Webster defines the word "book" as 1 a : a set of written sheets of skin or paper or tablets of wood or ivory b : a set of written, printed, or blank sheets bound together into a volume c : a long written or printed literary composition. Library science uses the term "monograph" to distinguish what we commonly refer to as "books" from other printed materials, such as journals and periodicals. In the past three years, the term "book" has expanded to include electronic texts, such as e-books.
All of these definitions and connotations imply that books are works whose texts are in one discernible physical or electronic space. For cataloging purposes, this is a convenient assumption. Imagine the chaos if every page of one book was in a different place in the library? Or worse, if every page were in a different library? What if the book were divided into single words and scattered throughout the world? What about non-textual parts of a book?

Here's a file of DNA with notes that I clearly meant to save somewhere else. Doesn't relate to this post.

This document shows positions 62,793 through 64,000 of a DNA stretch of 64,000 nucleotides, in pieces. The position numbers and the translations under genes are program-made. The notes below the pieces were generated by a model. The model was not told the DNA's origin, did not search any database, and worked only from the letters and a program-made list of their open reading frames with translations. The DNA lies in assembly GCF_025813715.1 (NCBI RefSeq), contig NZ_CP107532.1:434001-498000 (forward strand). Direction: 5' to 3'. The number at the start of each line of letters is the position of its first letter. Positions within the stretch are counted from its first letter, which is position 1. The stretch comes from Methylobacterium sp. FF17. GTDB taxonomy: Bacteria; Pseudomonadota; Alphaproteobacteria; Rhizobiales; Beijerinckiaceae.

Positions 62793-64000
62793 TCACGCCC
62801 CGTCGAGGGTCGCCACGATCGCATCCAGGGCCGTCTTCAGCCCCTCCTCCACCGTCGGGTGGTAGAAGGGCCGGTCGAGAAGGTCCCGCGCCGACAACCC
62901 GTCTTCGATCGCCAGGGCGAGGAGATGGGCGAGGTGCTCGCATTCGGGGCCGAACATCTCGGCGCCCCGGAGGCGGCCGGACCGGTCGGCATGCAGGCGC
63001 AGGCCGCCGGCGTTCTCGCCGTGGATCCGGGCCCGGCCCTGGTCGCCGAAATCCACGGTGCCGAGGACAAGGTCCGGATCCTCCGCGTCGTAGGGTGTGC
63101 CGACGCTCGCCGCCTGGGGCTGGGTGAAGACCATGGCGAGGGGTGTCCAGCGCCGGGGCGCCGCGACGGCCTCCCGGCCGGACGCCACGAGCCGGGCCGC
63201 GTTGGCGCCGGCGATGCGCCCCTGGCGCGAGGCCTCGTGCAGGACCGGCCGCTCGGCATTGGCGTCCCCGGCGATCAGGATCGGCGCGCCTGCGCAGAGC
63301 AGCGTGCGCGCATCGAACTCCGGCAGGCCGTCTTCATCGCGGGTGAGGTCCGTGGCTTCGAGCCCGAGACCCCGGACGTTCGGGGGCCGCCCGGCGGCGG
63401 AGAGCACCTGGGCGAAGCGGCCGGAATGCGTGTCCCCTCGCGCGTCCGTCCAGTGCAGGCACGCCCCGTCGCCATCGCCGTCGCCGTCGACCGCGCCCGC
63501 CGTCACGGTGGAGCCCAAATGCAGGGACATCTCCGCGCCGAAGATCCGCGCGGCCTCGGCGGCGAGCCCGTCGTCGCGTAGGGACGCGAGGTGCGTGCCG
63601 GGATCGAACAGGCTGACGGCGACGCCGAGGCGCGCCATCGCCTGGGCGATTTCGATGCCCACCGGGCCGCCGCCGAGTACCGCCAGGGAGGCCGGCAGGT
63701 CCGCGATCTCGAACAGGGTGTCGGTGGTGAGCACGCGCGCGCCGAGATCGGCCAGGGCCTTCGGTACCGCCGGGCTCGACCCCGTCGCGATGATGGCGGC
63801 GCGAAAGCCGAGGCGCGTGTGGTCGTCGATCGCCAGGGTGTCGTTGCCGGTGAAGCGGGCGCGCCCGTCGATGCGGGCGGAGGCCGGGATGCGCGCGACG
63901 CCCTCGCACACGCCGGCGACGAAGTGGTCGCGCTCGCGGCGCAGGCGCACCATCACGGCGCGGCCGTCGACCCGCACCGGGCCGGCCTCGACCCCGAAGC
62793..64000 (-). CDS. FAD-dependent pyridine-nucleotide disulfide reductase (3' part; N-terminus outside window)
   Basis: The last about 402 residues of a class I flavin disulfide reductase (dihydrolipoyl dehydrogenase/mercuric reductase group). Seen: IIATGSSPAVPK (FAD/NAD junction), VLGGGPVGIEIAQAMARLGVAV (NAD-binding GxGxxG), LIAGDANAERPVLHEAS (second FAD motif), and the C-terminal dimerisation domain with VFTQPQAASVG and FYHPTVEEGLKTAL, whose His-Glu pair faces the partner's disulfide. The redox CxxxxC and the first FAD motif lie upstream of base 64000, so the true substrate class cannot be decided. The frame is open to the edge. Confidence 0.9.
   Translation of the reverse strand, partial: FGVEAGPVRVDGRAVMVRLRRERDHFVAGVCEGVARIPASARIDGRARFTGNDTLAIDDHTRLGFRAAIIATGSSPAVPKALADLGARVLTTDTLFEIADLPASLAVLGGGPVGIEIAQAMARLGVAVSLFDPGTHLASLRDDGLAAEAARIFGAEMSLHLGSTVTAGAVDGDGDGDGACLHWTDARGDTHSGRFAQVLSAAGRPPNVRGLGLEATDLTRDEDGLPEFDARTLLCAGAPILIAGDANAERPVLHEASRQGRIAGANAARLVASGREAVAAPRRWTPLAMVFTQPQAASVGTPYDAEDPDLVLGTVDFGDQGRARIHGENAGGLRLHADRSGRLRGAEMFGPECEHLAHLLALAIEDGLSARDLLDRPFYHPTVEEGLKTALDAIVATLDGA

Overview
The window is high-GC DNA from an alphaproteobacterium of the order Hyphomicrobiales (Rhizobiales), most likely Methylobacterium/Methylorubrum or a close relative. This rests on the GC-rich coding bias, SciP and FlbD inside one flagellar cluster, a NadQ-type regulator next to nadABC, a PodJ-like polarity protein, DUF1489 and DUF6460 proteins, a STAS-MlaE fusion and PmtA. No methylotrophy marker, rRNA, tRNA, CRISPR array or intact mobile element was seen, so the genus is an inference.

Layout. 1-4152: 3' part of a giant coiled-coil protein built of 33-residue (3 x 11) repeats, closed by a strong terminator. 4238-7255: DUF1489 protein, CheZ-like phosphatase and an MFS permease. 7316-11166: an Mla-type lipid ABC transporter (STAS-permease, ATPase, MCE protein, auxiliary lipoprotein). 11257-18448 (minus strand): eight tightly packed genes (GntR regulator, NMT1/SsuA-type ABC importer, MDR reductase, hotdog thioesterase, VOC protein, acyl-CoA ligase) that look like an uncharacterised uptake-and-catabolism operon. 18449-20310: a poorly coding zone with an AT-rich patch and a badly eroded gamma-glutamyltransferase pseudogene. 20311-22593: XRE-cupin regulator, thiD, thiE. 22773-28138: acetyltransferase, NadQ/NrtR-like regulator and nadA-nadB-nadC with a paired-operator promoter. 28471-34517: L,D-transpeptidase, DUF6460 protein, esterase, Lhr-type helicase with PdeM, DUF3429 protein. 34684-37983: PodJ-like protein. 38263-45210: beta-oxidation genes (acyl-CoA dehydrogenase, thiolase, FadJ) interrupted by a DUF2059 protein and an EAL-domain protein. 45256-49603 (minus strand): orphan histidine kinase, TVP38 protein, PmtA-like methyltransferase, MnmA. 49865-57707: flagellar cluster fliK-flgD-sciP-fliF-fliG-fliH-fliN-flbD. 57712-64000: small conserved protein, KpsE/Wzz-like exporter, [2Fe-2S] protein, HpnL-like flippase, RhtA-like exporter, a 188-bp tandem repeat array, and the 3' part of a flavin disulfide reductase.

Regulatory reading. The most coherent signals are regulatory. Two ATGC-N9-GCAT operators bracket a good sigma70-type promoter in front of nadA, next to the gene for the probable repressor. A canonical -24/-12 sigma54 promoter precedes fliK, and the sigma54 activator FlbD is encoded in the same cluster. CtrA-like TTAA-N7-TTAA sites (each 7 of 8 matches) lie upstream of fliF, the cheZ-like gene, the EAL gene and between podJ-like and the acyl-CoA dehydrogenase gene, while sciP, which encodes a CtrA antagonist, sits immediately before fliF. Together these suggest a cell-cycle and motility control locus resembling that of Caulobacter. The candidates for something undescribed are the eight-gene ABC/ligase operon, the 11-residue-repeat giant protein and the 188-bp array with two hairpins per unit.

While authors have often tested the boundaries of the book medium, the last decade (or two) has brought a new wave of expansion. Author Brandon J. Mendelson wrote a novel using only Twitter posts. The BBC Audiobooks America begin the Twitter novel project, a collaborative novel written by the followers of BBCAA. In Japan, some of the top selling novels were written by text message. And my personal favorite, author Shelley Jackson has written a short story, "Skin." Each word of the story is to be tattooed on a different person around the globe, effectively transforming people into the medium for her book.
Some may argue against defining these works as books, describing "book" as a medium rather than an intellectual endeavor. Nevertheless, that controversy, that debate is what makes this so exciting. However we describe these works, the task of defining them is one of the newer challenges to the field of library science. To put something into a category (as loose as it may be) allows the public to find it, access it, read it. Let the cataloging begin!